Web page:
Peter Adair holds his  calendar Earth Story. (Zachary P. Stephens/Reformer)
Peter Adair holds his calendar Earth Story. (Zachary P. Stephens/Reformer)
Saturday December 3, 2011

"Two years ago I wrote an article for the Reformer for Earth Day," said Peter Adair, sitting in his peaceful and cozy solarium in the home he shares with his wife Caitlin in Westminster West.

"It was called Earth, the Goldilocks Planet. It was the story of Earth but was written in a way that was much more evocative than the standard scientific way of presenting Earth's development."

His caring eyes shine, telling the story of how he was led to create the Earth Story calendar that he leafs through as he speaks.

The creation of the Earth fills Adair with wonder, a wonder he wanted to share in a special way -- scientific yet poetic in nature.

With the help of friends he was able to design the calendar, raise the money necessary to pay for the images used in it and print it.

"I don't know if anyone has done this, telling a story in a 12-month format," said Adair, his brown eyes refracting the calmness of the soul within.

He combed through thousands of images to find the 12 representing each month of the year -- from a supernova, to mitochondria, to elephants, to a little girl peering at the camera from behind a tree with golden sunshine seeming to set afire the leaves on the ground.

"Science has a tendency to present this material in very deadening language, and it's especially notable when they talk about the universe," said Adair, sitting on a simple sofa, surrounded by house plants, the kind of welcoming place that makes visitors feel instantly at home.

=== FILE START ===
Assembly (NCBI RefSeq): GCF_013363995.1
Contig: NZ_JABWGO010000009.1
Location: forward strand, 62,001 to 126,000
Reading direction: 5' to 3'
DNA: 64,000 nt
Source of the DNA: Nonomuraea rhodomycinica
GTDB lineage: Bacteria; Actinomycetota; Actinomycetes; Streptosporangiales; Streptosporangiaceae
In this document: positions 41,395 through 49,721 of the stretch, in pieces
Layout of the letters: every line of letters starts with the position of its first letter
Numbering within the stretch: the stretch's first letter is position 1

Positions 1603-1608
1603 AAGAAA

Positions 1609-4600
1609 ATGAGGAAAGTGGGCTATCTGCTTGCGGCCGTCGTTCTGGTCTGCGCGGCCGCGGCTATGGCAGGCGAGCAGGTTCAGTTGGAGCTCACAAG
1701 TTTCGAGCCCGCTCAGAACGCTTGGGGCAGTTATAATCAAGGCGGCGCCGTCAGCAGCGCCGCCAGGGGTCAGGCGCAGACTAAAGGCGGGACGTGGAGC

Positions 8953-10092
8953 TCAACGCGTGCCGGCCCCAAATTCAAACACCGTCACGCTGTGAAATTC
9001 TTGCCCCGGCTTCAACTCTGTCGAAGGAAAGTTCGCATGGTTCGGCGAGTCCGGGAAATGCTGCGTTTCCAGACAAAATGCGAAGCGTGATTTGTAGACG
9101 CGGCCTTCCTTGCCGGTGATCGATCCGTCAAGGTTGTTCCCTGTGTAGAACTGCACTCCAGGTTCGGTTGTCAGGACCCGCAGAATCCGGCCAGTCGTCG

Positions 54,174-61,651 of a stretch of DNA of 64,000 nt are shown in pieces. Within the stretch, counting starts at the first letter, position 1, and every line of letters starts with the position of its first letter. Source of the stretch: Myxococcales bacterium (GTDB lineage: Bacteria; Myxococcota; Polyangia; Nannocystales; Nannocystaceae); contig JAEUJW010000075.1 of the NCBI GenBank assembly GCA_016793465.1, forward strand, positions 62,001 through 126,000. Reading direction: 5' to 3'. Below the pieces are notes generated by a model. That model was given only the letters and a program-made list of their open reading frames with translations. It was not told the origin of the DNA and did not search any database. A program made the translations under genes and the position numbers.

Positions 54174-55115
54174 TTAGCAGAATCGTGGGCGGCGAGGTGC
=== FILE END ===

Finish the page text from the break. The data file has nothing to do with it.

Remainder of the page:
"They talk about the birth of the universe and they call it the Big Bang, and that is a very inaccurate description of what it is," he said. "When you hear Big Bang, you think of an explosion. Of shrapnel."

Adair insists describing the birth of the universe as a big bang is "deadening" and "not even accurate."

"An apt description is the ‘Great Radiance,'" he said with the passion of his beliefs rippling just beneath the surface of his lucidity and confidence.

"It was not an explosion -- with an explosion you have material exploding into something," his stillness belying the enormity of the vision. "It's an unfurling of a single multifaceted energy event."

The nature of words and language and how we express ourselves is integral to this vision of the universe, said Adair.

"So science is unveiling these mysteries and magic, but it continues to use this deadening language," he said. "I recently heard a Peruvian shaman say language is fundamental to our experience of reality. So the way that language is used is of real importance. The way I wrote this story is in a language that we can develop a connection with."

In that same vein, Adair said calling the glue of the universe Dark Matter is a disservice to the reality of its true nature.

"It's not dark -- it's invisible," he said. "What it does, this material, it forms a halo around the galaxy. It holds the galaxies so they can form themselves and then allows them to give birth to the stars."

Caitlin came up with a new term for it: "placental field."

"Our science talks about it in these flat terms," said Adair. "But to know that our galaxy is held in this halo, this field, is quite a revelation."

Telling the story of the creation of the universe and all that predated the emergence of human life on Earth in a language that is alive became the motivation for the calendar he holds in his strong and well-worn, yet elegant, hands.